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No Black Men on ‘The Bachelor’? Blame The First Amendment!

June 05, 2012 09:00 AM by Shayla Perry

Is reality TV protected by the Constitution? Who knew?! That’s the argument that lawyers for ABC are trying to make in the racial discrimination suit that was lodged against the network and their hit franchise, The Bachelor. Read on for all of the latest details on the case.

The men on The Bachelor have a constitutional right to hop into a hot tub and make out with as many women as they can. In a way, it’s kind of patriotic. Okay, maybe not.

But lawyers for ABC definitely think that the casting department has the right to choose whomever they want to appear on the show, even if it means that they’re all…well, lacking in diversity.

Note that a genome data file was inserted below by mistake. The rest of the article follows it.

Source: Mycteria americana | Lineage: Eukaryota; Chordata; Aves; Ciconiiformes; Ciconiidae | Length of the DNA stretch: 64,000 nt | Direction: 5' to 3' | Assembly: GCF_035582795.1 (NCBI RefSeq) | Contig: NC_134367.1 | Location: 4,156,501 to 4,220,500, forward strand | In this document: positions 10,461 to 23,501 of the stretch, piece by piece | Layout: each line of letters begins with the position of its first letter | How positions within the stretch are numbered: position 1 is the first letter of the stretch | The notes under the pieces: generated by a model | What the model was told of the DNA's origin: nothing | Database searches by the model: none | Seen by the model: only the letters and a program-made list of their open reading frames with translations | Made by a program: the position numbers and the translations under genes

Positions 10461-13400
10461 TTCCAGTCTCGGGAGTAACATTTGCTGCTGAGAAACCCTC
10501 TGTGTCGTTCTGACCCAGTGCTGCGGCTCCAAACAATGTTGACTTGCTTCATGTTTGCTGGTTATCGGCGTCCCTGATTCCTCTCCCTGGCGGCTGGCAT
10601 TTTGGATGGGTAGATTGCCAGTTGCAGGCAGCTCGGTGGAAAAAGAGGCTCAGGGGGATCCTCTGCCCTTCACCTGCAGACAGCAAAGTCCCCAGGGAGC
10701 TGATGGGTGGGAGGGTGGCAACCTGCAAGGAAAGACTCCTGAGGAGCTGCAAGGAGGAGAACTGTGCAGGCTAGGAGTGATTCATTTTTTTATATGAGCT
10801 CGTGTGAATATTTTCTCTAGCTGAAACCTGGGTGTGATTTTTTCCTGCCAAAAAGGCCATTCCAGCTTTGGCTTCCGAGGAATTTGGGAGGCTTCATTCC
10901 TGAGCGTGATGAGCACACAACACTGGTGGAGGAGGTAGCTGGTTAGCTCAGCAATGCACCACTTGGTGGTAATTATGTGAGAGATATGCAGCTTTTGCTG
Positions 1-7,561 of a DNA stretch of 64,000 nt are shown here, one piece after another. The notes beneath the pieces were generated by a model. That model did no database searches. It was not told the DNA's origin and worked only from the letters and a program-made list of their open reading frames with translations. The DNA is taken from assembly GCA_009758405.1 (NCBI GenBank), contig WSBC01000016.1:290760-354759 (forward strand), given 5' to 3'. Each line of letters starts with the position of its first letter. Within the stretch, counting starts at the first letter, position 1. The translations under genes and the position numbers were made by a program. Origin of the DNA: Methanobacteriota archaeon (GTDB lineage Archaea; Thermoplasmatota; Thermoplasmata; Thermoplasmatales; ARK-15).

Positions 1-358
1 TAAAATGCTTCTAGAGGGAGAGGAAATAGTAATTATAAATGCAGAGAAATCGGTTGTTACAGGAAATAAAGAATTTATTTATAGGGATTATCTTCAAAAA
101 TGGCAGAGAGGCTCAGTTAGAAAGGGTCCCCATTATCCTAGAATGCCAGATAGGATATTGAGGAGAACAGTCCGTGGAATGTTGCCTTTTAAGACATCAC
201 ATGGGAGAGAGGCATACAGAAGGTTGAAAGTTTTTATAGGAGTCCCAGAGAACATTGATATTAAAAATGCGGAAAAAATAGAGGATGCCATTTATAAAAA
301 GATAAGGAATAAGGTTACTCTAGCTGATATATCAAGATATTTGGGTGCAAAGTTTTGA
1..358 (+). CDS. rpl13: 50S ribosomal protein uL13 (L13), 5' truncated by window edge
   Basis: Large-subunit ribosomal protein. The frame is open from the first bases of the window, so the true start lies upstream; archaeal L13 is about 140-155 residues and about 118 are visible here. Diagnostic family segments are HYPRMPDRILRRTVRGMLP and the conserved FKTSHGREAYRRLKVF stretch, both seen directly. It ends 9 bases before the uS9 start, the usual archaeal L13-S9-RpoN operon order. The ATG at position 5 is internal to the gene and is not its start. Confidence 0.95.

In court documents filed on June 1, counsel for the network argue, “Television cast decisions are protected by the First Amendment,” before stating their intent to file a motion to dismiss the case and request a change of venue from Tennessee to Los Angeles, since “virtually all of the material witnesses” are there.

According to E! News, lawyers for plaintiffs Nathaniel Claybrooks and Christopher Johnson maintain that the alleged discrimination took place in Tennessee, so the case should stay put.

The two men are hoping that this will qualify as a class-action suit, but are asking for the deadline to file the motion to be postponed.

Time to exercise your freedom of speech RTVM! Do you agree with ABC on this one? Are casting decisions protected by the First Amendment — should they be? Sound off in the Comments section below!

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Photo Courtesy of ABC

Topics: ABC Reality TV Shows, The Bachelor |

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